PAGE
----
Marine Le Pen
Marine Le PenReuters

Vadim Rabinovich, a Ukrainian lawmaker and founder of the European Jewish Parliament (EJP), has been met with a backlash of condemnation in the European Jewish community after meeting on Wednesday with French far-right leader Marine Le Pen.

Le Pen leads France's National Front party, and remains the subject of concern for Jewish leaders despite her efforts to distance the party from its founder, her father Jean-Marie Le Pen, who has made numerous anti-Semitic statements such as calling gas chambers a "detail" of World War II. Her attempts to distance from her father have indeed led to a falling out between the two.

Nevertheless, the meeting between the two as part of a roundtable discussion in Strasbourg, France, led to outrage among several European Jewish leaders. At the meeting were ten representatives of the Europe of Nations and Freedom bloc of nationalist parties chaired by Le Pen. The bloc includes members of parties with a record of Holocaust denial and pro-Nazi sentiment.

In response, French Rabbi Levi Matusof resigned from the EJP's 120-member board, slamming the meeting as "opportunistic and inappropriate."

The European Jewish Congress (EJC), which claims to be a more legitimate representative of European Jewry than EJP, also responded with outrage.

EJC President Moshe Kantor condemned the meeting as "shocking in the extreme," adding, "it goes without saying that these people (EJP - ed.) are as unrepresentative of the vast majority of European Jews as this collective of Le Pen's MEPs is of the vast majority of European citizens."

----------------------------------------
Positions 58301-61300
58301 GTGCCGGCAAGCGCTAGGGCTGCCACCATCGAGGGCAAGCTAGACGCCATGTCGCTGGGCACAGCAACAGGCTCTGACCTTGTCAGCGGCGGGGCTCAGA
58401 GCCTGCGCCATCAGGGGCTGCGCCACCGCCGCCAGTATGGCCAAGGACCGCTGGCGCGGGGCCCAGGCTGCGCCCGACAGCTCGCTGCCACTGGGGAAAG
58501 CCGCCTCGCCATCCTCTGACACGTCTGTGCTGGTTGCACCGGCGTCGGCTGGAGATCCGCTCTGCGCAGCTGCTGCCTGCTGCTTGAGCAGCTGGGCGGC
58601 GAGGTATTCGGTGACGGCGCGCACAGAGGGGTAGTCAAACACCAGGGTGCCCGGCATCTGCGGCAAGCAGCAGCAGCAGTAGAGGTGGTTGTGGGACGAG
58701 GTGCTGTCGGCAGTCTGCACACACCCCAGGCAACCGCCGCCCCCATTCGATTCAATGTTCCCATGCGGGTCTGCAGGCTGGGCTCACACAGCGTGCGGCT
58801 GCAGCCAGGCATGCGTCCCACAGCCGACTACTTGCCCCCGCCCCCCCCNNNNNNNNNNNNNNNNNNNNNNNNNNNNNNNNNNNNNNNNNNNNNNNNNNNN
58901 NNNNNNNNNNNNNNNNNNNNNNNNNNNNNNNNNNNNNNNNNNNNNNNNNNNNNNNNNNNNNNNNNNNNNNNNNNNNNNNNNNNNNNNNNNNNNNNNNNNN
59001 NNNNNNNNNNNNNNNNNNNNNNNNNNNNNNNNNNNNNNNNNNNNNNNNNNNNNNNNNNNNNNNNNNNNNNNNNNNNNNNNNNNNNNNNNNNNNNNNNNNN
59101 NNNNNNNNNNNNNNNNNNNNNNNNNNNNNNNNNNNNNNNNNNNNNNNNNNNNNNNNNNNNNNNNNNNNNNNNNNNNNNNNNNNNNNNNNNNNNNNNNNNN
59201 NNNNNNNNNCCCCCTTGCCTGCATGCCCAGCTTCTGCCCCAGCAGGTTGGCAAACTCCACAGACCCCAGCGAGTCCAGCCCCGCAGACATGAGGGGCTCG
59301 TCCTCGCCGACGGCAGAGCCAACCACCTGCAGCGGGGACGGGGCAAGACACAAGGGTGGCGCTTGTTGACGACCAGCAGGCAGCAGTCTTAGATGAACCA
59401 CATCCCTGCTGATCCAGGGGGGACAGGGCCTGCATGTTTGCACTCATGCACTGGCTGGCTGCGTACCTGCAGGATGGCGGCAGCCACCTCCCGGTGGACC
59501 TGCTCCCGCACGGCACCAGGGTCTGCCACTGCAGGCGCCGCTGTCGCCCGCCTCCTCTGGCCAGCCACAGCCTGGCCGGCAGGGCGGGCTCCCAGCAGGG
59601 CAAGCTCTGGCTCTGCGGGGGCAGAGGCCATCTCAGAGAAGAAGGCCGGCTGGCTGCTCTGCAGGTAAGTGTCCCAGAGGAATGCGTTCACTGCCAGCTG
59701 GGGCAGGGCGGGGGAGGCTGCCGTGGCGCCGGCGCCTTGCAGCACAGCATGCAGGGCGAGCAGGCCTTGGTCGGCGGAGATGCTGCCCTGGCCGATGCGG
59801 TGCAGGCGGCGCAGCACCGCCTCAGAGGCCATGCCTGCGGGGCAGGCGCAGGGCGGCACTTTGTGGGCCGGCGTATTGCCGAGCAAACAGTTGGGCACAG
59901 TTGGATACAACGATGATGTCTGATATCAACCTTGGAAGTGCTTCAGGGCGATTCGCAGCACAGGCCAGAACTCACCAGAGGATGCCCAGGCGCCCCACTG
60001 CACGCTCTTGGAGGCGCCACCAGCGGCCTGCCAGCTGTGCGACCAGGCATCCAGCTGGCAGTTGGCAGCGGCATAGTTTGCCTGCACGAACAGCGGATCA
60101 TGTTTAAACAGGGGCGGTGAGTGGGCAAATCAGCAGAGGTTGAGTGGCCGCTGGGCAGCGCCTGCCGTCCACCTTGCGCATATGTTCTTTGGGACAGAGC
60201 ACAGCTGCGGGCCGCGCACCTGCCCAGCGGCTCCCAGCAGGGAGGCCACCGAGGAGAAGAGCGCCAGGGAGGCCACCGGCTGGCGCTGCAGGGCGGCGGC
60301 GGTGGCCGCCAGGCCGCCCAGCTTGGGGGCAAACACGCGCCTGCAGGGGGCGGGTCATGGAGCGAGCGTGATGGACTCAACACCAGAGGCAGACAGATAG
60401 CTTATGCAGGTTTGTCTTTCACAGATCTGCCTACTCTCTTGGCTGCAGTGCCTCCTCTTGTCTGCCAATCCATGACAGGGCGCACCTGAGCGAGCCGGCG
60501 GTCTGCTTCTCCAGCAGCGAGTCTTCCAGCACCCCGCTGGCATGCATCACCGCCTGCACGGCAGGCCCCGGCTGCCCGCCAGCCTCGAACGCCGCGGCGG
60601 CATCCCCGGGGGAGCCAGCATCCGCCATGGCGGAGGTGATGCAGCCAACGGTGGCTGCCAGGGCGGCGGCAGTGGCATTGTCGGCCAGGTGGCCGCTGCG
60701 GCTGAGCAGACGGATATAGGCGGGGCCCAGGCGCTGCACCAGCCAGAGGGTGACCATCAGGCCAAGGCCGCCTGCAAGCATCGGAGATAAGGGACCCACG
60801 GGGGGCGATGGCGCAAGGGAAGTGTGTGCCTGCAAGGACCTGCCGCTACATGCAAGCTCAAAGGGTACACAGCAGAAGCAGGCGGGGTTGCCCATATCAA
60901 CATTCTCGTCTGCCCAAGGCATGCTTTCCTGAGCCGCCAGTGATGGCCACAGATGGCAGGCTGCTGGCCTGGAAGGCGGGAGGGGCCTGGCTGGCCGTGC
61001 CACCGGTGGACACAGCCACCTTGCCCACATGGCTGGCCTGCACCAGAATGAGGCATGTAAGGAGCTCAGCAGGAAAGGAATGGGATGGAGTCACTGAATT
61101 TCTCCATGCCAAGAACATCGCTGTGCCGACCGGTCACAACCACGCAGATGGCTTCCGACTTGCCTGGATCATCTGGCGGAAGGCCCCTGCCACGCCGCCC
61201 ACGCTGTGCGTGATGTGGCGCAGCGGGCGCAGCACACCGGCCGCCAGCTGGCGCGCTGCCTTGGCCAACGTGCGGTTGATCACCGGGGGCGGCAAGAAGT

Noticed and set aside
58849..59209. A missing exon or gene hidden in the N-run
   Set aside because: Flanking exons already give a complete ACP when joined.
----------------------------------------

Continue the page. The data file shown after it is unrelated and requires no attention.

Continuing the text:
"She is not her father"

For his part Rabinovich defended the decision to meet Le Pen, telling JTA in an interview that "only dialogue can lead to progress," and saying that "Le Pen has confirmed that anti-Semitism is not acceptable."

He added that Le Pen "is not her father. ...We have had a constructive dialogue where we accepted the need to combat anti-Semitism, and I believe she is sincere about this."

Despite his arguments, he was criticized by the European Jewish Association (EJA) as well on Thursday, which said in a statement that, "it is our opinion that Jewish organisations should refrain from giving a platform to those political groups seeking to spread messages of hate and to undermine our fundamental European values of tolerance and respect between nations, races and religions."

According to the EJA, such meetings not only "risk being exploited for media coverage, but, far from helping to further their attempts to counter the very real and ever-growing threat of anti-Semitism in our European societies, they actually risk magnifying the problem by attracting the animosity of the many critics of far-right groups, as well as those anti-Semitic groups themselves already seeking to target them."

"The European Jewish Association welcomes free and open dialogue with like-minded groups and individuals seeking to promote mutual respect and tolerance between communities," concluded the statement.